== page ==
In today’s market, it is imperative to be knowledgeable and have an edge over the competition. ACI members have it…they are engaged, informed, and stay up to date by taking advantage of benefits that ACI membership provides them.
Read more about membership
Become an ACI Member
Founded in 1904 and headquartered in Farmington Hills, Michigan, USA, the American Concrete Institute is a leading authority and resource worldwide for the development, dissemination, and adoption of its consensus-based standards, technical resources, educational programs, and proven expertise for individuals and organizations involved in concrete design, construction, and materials, who share a commitment to pursuing the best use of concrete.
American Concrete Institute
38800 Country Club Dr.
Farmington Hills, MI
Chat with Us Online Now
Feedback via Email
Home > Publications > International Concrete Abstracts Portal
The International Concrete Abstracts Portal is an ACI led collaboration with leading technical organizations from within the international concrete industry and offers the most comprehensive collection of published concrete abstracts.
Title: Effectiveness of Slag Cement in Preventing
Alkali-Silica Reaction: Ten-Year Results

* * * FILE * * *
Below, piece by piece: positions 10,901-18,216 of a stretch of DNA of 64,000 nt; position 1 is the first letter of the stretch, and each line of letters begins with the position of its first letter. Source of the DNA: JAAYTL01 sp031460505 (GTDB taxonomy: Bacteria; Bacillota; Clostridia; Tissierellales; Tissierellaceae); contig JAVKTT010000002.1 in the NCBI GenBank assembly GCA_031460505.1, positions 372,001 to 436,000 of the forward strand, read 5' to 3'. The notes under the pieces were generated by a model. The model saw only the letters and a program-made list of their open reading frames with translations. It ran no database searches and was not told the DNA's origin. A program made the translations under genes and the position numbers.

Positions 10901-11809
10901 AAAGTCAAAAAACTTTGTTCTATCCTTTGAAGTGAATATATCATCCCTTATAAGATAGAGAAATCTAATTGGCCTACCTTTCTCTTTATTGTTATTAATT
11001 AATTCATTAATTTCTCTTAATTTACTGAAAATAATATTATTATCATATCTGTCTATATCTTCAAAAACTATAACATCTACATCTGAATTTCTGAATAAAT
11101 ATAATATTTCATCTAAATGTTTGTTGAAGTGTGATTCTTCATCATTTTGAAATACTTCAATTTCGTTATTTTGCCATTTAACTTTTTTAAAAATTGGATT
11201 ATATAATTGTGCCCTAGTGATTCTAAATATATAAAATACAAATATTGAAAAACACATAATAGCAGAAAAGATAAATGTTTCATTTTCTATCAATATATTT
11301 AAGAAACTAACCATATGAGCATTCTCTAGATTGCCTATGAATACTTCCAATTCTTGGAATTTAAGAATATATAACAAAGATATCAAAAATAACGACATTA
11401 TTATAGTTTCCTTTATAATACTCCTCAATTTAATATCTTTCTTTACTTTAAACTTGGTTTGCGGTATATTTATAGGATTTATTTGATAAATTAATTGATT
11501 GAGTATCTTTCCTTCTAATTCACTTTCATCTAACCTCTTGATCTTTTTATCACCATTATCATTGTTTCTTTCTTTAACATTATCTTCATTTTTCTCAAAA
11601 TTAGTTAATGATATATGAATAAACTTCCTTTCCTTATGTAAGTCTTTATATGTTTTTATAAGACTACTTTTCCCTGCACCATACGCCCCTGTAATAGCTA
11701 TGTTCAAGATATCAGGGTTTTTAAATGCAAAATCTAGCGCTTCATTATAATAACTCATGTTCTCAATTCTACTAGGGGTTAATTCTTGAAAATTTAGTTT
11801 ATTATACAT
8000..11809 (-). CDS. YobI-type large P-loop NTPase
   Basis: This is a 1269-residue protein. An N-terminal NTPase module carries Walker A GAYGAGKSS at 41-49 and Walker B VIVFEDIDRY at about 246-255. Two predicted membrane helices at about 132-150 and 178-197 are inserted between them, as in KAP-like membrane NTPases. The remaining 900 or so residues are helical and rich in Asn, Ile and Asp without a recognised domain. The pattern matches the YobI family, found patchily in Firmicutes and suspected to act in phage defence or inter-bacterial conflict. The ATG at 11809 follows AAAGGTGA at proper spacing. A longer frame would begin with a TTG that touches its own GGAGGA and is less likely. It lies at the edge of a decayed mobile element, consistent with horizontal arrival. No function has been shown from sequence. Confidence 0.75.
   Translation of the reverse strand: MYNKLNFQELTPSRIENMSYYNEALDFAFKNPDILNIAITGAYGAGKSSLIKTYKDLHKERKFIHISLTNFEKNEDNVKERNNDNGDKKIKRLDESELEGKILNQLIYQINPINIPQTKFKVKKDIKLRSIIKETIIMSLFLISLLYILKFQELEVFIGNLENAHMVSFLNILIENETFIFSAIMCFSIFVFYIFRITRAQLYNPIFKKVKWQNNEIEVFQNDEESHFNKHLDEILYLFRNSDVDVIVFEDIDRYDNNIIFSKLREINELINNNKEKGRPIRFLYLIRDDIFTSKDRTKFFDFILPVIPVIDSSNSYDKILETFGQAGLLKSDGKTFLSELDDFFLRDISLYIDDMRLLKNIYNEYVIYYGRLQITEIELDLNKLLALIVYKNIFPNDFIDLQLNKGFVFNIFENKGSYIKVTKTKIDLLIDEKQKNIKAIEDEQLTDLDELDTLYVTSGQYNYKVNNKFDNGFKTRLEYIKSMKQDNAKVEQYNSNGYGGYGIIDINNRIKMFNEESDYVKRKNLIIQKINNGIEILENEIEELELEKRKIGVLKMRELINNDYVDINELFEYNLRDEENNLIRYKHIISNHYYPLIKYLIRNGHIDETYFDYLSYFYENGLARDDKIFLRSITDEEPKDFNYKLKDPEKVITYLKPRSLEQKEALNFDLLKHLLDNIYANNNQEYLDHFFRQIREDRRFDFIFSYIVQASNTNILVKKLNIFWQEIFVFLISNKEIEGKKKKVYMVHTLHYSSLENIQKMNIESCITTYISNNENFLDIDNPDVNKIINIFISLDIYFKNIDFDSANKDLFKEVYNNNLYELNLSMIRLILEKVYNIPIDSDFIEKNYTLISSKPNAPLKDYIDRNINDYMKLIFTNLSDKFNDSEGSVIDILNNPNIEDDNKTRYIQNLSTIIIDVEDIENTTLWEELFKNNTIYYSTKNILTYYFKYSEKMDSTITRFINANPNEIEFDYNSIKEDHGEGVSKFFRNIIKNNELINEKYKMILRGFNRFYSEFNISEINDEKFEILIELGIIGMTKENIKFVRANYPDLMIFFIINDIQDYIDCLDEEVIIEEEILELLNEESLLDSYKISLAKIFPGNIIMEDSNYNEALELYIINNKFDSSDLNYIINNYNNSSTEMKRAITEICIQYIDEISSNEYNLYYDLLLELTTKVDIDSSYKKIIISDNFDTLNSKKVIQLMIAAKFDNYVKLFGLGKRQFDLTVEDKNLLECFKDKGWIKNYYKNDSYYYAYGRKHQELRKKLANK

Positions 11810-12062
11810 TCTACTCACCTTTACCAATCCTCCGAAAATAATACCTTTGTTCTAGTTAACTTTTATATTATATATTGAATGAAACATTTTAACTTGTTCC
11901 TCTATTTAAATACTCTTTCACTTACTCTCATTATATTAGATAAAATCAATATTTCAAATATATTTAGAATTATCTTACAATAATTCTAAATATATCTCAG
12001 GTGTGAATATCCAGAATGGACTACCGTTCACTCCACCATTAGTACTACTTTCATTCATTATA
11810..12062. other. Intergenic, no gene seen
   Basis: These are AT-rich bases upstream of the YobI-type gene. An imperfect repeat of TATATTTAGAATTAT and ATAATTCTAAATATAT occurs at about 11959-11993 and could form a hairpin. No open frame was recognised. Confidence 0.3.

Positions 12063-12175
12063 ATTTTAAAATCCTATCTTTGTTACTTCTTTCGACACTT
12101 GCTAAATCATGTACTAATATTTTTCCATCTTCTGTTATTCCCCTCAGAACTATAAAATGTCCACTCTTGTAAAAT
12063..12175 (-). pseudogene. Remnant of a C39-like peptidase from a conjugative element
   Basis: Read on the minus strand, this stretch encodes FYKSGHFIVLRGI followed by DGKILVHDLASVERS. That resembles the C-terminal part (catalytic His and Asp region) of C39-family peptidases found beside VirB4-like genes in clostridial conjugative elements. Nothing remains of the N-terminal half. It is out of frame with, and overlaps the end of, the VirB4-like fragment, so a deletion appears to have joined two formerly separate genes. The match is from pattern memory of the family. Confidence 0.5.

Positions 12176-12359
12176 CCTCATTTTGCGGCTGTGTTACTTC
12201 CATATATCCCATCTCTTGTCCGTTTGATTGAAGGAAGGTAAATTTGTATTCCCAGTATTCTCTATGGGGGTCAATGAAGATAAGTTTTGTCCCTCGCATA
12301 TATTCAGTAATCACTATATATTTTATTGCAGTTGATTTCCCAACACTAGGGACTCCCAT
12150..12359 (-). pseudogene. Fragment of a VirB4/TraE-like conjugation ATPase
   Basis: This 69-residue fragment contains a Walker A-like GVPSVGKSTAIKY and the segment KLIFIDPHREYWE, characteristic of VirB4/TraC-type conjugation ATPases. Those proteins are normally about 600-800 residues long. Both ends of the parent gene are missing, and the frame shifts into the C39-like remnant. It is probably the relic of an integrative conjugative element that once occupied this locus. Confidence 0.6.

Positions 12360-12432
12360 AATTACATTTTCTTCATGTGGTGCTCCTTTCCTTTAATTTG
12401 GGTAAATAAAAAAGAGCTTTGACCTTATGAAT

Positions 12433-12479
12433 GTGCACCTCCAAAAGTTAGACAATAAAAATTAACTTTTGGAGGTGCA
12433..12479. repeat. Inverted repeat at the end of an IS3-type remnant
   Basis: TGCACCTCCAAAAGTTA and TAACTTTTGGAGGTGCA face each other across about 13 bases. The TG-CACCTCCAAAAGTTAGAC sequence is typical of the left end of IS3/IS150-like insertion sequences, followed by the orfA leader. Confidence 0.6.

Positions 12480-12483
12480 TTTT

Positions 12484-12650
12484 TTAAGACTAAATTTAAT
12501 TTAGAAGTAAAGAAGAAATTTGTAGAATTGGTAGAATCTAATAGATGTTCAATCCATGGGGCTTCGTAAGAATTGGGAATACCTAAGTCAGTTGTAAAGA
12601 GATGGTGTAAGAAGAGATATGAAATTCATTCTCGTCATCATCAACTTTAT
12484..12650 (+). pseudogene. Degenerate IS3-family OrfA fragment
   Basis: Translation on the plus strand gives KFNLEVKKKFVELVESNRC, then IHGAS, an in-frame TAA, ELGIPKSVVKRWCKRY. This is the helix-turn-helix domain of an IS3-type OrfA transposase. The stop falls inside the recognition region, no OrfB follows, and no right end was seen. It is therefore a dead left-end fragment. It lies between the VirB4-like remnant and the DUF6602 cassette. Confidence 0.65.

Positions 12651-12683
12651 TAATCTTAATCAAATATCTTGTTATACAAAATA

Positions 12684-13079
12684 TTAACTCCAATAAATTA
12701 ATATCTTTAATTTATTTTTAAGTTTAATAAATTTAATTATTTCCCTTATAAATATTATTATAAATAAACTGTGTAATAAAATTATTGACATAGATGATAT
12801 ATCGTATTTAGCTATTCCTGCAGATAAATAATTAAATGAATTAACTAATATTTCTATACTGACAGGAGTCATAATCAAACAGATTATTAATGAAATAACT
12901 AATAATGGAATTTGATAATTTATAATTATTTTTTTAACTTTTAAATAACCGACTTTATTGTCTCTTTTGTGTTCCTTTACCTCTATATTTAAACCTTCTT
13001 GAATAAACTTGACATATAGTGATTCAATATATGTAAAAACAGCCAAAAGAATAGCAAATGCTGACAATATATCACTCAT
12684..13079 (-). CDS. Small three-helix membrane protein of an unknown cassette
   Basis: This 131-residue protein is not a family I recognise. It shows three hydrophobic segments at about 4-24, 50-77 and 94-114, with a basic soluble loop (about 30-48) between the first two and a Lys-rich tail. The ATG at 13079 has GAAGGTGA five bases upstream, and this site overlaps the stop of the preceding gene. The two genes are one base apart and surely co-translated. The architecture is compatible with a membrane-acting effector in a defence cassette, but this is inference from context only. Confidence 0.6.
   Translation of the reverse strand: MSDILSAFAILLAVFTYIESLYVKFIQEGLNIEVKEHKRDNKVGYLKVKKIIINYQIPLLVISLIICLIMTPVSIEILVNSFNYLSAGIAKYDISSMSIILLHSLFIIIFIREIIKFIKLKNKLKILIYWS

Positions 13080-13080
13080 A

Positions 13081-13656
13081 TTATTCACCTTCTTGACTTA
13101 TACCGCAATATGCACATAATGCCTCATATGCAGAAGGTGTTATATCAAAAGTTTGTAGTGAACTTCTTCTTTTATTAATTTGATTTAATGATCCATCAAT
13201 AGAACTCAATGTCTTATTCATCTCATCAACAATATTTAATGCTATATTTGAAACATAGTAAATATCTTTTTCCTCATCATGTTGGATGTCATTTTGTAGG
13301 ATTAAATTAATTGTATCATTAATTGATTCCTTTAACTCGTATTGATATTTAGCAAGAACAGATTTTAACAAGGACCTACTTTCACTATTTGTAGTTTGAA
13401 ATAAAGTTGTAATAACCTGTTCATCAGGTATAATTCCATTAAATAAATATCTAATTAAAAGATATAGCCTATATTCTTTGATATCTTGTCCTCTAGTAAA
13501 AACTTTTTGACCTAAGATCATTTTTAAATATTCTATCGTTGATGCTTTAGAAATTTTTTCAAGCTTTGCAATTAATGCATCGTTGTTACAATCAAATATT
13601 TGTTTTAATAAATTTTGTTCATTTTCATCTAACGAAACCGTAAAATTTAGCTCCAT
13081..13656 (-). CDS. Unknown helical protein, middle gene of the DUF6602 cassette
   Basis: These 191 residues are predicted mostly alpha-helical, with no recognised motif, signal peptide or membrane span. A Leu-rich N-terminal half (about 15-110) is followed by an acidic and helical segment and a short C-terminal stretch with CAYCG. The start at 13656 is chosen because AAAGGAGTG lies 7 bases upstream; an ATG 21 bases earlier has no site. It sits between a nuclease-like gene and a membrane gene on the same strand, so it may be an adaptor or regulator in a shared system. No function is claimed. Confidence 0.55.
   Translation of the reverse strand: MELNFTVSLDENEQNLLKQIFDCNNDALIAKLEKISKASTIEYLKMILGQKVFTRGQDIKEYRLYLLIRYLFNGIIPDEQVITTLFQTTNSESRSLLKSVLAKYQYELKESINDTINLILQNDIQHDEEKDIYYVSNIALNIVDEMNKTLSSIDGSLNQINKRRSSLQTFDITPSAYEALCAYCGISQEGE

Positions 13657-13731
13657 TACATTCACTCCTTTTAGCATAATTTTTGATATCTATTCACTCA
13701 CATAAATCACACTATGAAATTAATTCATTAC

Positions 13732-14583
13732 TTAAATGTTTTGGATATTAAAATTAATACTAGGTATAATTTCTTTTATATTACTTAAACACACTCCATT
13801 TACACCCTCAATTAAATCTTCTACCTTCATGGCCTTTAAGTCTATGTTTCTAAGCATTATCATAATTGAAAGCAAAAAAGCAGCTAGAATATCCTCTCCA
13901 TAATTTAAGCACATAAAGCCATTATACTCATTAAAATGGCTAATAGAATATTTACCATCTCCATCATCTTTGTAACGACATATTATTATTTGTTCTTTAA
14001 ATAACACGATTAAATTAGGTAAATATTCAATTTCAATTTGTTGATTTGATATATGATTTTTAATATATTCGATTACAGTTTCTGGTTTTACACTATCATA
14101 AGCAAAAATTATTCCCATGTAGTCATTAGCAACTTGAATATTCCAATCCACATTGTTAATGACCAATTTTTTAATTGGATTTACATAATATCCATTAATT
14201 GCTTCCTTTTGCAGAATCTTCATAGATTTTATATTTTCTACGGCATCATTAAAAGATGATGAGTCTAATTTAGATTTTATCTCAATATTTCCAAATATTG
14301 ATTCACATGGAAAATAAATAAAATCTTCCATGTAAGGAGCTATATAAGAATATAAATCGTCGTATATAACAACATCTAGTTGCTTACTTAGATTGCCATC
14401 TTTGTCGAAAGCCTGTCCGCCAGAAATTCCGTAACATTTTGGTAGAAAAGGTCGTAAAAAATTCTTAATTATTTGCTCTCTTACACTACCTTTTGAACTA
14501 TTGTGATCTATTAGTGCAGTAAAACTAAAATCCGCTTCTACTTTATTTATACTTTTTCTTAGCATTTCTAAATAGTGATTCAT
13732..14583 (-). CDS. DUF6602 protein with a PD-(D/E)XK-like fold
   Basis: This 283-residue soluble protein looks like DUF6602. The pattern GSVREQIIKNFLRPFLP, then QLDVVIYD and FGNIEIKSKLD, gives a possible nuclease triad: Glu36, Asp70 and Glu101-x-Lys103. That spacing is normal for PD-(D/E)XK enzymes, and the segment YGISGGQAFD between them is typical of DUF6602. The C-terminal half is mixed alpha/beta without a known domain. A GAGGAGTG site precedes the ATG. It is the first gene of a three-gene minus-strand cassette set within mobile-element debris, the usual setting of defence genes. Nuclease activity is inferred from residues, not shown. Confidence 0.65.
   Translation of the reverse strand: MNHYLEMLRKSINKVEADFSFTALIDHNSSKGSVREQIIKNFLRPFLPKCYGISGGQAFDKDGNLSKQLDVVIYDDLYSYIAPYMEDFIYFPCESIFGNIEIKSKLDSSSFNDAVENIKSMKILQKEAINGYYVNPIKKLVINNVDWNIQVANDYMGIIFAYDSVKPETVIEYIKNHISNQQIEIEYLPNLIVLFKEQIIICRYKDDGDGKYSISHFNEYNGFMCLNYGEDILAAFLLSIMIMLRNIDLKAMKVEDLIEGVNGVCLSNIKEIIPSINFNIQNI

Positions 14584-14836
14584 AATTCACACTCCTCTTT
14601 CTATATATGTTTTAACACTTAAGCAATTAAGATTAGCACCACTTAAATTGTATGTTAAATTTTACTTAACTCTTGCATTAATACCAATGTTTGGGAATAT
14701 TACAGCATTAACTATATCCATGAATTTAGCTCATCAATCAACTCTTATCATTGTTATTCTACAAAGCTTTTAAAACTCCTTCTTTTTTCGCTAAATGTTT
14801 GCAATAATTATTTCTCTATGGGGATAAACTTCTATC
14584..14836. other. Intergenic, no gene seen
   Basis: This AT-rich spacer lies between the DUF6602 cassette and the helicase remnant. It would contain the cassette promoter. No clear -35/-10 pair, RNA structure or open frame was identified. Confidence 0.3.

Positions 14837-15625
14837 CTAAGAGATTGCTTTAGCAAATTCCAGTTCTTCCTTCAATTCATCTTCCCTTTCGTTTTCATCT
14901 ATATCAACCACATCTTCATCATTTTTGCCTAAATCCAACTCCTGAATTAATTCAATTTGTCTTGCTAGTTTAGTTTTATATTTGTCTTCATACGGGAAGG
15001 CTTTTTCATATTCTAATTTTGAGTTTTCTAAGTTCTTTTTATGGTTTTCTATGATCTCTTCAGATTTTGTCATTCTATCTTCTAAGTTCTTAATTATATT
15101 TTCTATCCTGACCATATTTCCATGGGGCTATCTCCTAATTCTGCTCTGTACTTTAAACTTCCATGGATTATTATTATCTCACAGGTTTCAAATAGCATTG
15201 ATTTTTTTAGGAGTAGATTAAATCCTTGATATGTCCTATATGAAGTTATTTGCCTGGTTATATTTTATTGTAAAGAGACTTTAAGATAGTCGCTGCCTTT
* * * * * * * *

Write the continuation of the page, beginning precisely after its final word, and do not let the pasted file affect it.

Author(s): D.D. Higgins and G. McLellan
Publication: Special Publication
Appears on pages(s): 31-42
Keywords: accelerated tests; alkali-silica reaction; expansion; slag; slag cement.
Abstract:To investigate the relationship between the alkali content of concrete and the expansion caused by alkali-silica reaction, several hundred concrete prisms containing reactive natural aggregate, were regularly measured over a period of ten years. These prisms contained between 0 and 70% slag cement in combination with portland cements, and had concrete alkali contents between 4.5 and 11 kg/m3 (0.3 and 0.7 lb/ft3). The alkali content of the Portland cements ranged from 0.54 to 1.15% and that of the slag cements from 0.58 to
0.83%. Prisms were moist-stored at 20°C (68 °F) and at 38°C (100°F).
Storage at the higher temperature accelerated the rate of expansion, and slightly increased the ultimate expansion. The correlation between the two temperatures was very good in terms of classifying mixtures as either ‘expanding’ or ‘non-expanding’. It is concluded that storage at 38°C (100°F) is an accelerated test that can be used to reliably predict what would happen at ‘normal’ temperature. The mixtures containing slag cement, tolerated much greater alkali contents in the concrete, without expansion. This effect was more pronounced for higher proportions of slag cement.
Click here to become an online Journal subscriber